His racism and greed leads him to paranoia, warmongering, and attempted murder, until his compatriots eventually get fed up and ship him back to England.

He calls the area’s inhabitants “bloodthirsty savages” who are “barely even human” and dismisses his attendant Wiggins’ observation that “we invaded their land and cut down their trees and dug up their earth,” instead concluding that they’re hoarding the gold he wants.

“I’ll just have to take it by force then, won’t I?” Ratcliffe concludes.

He’s a product of his society, but unlike the film’s other colonists, he doesn’t change his behaviour when faced with peaceful Native Americans or the beauty of nature.

The actual John Radcliffe was flayed. His on-screen counterpart is lucky not to receive the same fate.

2. Cruella De Vil (One Hundred and One Dalmatians)

Cruella wants to kill dozens and dozens of dogs to make some coats – a barely exaggerated satire of humanity’s desperation to destroy nature to feed its superficial, superfluous desires.

For someone with no superpowers apart from wealth, she’s about as villainous as you can be towards the natural world, with her love of fur, smoking, and driving in the most gas-guzzling style.

She hires henchmen to steal 15 puppies away from their loving parents and owners, to go with the 84 she’s already keeping in her home and wants to turn into clothes.

When the henchmen ask how they’re meant to kill the dogs, she says: “Poison them, drown them, bash them in the head. You got any chloroform?”

She adds: “I don’t care how you kill the little beasts, but do it, and do it now!” Cruella displays disgust for all humans and animals she meets in the film, and calls fur “my only true love.”

3. Clayton (Tarzan)

Clayton secretly plans to kidnap gorillas and sell them to a zoo. He provides an alternate version of the man Tarzan could be, which he ultimately rejects.

The poacher views animals as a commodity to be exploited, dominated, and disposed of when humans feel like it, as shown by his attempted murder of gorilla leader Kerchak.

Clayton, like Ratcliffe, is the personification of western colonists’ predatory pillaging. His greedy attack on the natural world leads to his death, as he’s symbolically hanged by a vine while still trying to destroy nature.

4. Scar (The Lion King)

Scar drops Mufasa to his death and upsets the circle of life to suit his selfish, power-hungry desires.

It’s not just that he murders his way to the throne; he also lets the hyenas loose on the local ecosystem. They predictably react by overhunting, which thrusts the pride into famine.

The lesson is clear: if you change the natural setup, it’ll have unintended consequences – so be careful, and act with pure intentions.

Henry J. Waternoose III from disney film Monsters, Inc. facing the viewer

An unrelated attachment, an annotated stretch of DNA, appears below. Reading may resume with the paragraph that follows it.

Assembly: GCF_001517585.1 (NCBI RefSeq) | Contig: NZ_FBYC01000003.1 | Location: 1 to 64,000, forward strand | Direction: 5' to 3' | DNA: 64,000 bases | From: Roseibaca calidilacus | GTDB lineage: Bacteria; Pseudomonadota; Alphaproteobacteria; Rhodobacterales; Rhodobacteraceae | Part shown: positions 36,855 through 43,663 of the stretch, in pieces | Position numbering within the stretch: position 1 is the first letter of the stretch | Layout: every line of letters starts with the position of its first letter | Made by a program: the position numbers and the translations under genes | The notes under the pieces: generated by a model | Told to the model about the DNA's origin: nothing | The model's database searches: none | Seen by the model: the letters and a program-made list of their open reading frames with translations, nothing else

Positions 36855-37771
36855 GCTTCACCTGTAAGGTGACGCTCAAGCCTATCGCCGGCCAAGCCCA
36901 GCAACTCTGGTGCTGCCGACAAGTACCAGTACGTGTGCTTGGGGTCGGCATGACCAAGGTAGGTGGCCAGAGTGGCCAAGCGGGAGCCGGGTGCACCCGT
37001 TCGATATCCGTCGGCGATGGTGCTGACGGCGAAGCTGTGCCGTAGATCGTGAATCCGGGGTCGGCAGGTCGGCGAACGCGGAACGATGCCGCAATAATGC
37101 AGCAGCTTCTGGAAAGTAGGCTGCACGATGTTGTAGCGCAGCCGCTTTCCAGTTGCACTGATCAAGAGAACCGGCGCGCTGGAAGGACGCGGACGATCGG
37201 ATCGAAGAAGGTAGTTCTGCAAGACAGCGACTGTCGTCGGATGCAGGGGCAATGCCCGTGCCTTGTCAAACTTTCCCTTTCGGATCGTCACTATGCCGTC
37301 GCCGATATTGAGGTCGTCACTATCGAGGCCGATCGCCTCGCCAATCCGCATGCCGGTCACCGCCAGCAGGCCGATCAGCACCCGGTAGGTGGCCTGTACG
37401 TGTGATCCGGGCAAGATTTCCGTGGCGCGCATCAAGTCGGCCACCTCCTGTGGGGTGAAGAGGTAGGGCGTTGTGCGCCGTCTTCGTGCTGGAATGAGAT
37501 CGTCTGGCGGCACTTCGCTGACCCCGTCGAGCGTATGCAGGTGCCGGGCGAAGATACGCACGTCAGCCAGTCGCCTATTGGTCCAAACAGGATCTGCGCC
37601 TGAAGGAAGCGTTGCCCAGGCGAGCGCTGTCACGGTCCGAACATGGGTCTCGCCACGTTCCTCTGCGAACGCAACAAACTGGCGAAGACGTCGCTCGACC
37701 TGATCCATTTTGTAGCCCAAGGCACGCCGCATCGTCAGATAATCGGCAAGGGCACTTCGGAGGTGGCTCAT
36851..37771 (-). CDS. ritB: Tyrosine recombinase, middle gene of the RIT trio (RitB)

This monster would rather kidnap kids than give up a fuel that hurts people (Disney)

5. Henry J. Waternoose III (Monsters, Inc.)

At its heart, Monsters, Inc. is about the destructiveness of a long-established fuel, and the many positive reasons for switching to sustainable energy sources.

Laughter is 10 times more powerful than screams and doesn’t traumatise children, who aren’t toxic beings and shouldn’t be exploited.

At the head of this clear analogy for the way fossil fuel corporations affect society and the planet is Monsters, Inc. CEO Henry J. Waternoose III, who ends the film by yelling: “I’ll kidnap a thousand children before I let this company die, and I’ll silence anyone who gets in my way!”

Waternoose has plenty of real-life equivalents in the fossil fuel industry, like the folks at Exxon who knew in the 1970s how disastrous climate change would be, but spent the next decades trashing such claims in public.

We still have to fight back against people like Waternoose, who try to protest that oil and coal remain necessary – because just as there was no need to rely on children’s screams, there’s also no need for fossil fuels anymore.

6. Percival C. McLeach (The Rescuers Down Under)

McLeach is a poacher who knows the animals that surround him are sentient, which is already evil enough to justify his place on this list.

He hunts rare animals, threatening the continued existence of those species, and seems to take enormous, sadistic pleasure out of this pursuit.

McLeach also tries to kill Cody, a small boy who’s just trying to protect the great golden eagle Marahute, by lowering him into crocodile-infested waters.

As with Clayton, his opposition to nature ultimately kills him – in this case, he’s swept off the edge of a waterfall, thanks to the mice who make up the Rescuers and some crocodiles – with his gun and other pieces of technology rendered useless.

7. Sir Miles Axlerod (Cars 2)

Out of this bizarre spy/sports comedy comes Sir Miles Axlerod, an oil baron who isn’t content to simply enjoy his riches.

Instead, he creates an eco-friendly fuel that combusts when hit by an electromagnetic pulse, and then arranges for that mishap to occur during the World Grand Prix he organises – all as a ploy to turn the world against green energy.

The fifth British villain on this list is a depiction of the fossil fuel industry’s panicked efforts to deceive the world so it can continue exploiting people and the natural world for financial gain.

Written by:
josh jackman
Josh has written about eco-friendly home improvements and climate change for the past four years. His work has been displayed on the front page of the Financial Times, he's been interviewed by BBC One's Rip-Off Britain, and he regularly features in The Telegraph and on BBC Radio.